>In order, perhaps, to calm my nerves as much as the rest of the staff, I escorted Montgomery James Levi to the nearby canteen. As we walked, he commented constantly on the “clean and proper” state of the hospital. He seemed not so much to walk as to glide. We got to the canteen and I gestured for him to sit at one of the bolted formica tables. A few people were scattered around the eating space, but were far too involved in utilising a precious meal break to worry about the suspicious cloaked figure that had just landed among them.
“Can I offer you anything to drink,” I said, “to eat?”
Montgomery James Levi very carefully smoothed down the hair at his temples, seeming lost in a sudden thought. “I do not suppose steak is on the menu?” he ventured.
“No,” I said. “Just sandwiches and jelly today, I think.”
“Alas,” he said. “As I had feared.”
I sat down at the table, directly across from him. “Now,” I said, “perhaps you can tell me what this is about?”
Montgomery James Levi steepled his fingers together. They were toothbrush-long, those fingers, bone white. “It is a matter of some delicacy,” he began.
I sighed audibly. I didn’t really know what I was doing here, except that this strange man had piqued my curiosity. But if he was going to keep on pretending to be in a Restoration drama, then he could keep talking in circles to himself. “I’m sorry,” I said, getting up from the table, “I’m actually quite busy.”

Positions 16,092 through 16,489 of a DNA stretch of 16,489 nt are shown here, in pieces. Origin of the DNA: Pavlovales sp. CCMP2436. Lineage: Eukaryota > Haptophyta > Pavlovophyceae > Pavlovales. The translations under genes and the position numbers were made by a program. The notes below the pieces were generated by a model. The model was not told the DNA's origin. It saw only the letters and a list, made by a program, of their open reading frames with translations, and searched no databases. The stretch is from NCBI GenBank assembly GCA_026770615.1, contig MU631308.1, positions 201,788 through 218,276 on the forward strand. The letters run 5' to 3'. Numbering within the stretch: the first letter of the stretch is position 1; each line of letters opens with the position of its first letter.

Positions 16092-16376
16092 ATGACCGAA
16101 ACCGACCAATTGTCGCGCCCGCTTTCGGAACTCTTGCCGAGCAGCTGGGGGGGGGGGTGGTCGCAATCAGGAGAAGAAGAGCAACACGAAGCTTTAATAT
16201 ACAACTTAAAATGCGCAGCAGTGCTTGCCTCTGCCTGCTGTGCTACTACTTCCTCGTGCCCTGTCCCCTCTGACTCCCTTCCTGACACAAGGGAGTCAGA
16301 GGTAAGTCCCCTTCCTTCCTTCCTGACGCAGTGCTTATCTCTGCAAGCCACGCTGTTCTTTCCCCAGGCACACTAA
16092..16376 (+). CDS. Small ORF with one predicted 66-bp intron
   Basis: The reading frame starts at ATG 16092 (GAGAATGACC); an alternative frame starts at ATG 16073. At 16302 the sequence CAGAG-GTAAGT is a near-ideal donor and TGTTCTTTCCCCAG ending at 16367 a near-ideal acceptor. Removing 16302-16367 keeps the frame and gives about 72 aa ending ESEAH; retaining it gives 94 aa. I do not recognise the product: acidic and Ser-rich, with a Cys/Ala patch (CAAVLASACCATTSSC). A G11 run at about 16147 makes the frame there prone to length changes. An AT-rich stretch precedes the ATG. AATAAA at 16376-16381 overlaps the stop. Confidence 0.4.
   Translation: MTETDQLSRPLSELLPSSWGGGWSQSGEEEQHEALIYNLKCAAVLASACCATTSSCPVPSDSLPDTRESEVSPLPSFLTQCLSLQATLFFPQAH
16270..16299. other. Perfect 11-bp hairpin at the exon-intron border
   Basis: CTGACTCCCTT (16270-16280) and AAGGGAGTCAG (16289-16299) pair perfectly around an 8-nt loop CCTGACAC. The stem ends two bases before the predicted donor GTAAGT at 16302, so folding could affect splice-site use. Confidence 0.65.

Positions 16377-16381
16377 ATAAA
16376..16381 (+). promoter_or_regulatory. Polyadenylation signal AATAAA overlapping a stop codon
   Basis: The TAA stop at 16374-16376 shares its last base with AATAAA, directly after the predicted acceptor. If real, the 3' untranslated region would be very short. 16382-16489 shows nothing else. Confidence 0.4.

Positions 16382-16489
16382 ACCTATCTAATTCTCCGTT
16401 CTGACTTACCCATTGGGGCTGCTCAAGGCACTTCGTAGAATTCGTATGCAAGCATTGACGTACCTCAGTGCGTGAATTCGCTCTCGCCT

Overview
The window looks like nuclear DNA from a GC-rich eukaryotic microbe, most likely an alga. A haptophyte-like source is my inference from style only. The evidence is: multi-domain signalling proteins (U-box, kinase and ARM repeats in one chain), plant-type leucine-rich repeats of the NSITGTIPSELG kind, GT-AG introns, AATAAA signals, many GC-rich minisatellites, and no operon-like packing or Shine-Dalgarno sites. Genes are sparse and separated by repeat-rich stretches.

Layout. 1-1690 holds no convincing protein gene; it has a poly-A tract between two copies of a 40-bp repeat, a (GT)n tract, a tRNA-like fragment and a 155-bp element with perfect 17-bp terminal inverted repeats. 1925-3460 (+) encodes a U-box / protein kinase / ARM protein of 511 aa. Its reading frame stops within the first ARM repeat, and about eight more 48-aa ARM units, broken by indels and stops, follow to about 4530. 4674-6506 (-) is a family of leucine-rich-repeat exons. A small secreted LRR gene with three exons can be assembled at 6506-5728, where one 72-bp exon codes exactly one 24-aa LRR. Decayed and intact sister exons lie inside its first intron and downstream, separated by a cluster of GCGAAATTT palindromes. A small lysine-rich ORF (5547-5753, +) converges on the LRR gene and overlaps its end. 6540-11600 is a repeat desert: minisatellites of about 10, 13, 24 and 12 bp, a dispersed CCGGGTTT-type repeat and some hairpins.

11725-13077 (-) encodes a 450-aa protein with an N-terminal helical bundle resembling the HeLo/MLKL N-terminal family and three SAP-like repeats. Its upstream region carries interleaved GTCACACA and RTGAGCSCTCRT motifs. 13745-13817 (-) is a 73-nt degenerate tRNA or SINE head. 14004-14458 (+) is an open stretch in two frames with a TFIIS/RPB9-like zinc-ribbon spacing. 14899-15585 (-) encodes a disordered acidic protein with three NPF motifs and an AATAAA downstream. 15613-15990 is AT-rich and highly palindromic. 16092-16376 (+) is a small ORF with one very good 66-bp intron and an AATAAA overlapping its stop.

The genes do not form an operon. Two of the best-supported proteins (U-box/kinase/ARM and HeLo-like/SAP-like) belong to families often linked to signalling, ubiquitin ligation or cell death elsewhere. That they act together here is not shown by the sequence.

“I crave blood,” said Montgomery James Levi, so quietly and calmly that I almost didn’t register it.
Still half-out of my chair, I asked him to repeat himself.
He fixed me with his eyes, and they were so dark as to be crimson. “My apologies for being so crude, but the fact of the matter is I crave blood.”
“Like a vampire?”
Montgomery James Levi coughed gently into his hand. “Yes,” he said cooly. “If you insist on using that term, then yes, I suppose my predeliction is similar to, as you say, a vampire.”
Something in me knew I had hurt my new acquaintance, but for the most part I was just truly unsettled. Despite myself, I sat back down. “What,” I said, “may I ask, has this got to do with me?”
He leant forward in his chair. “Everything, Dr Atlie. Absolutely everything.” He smiled then, revealing all his teeth.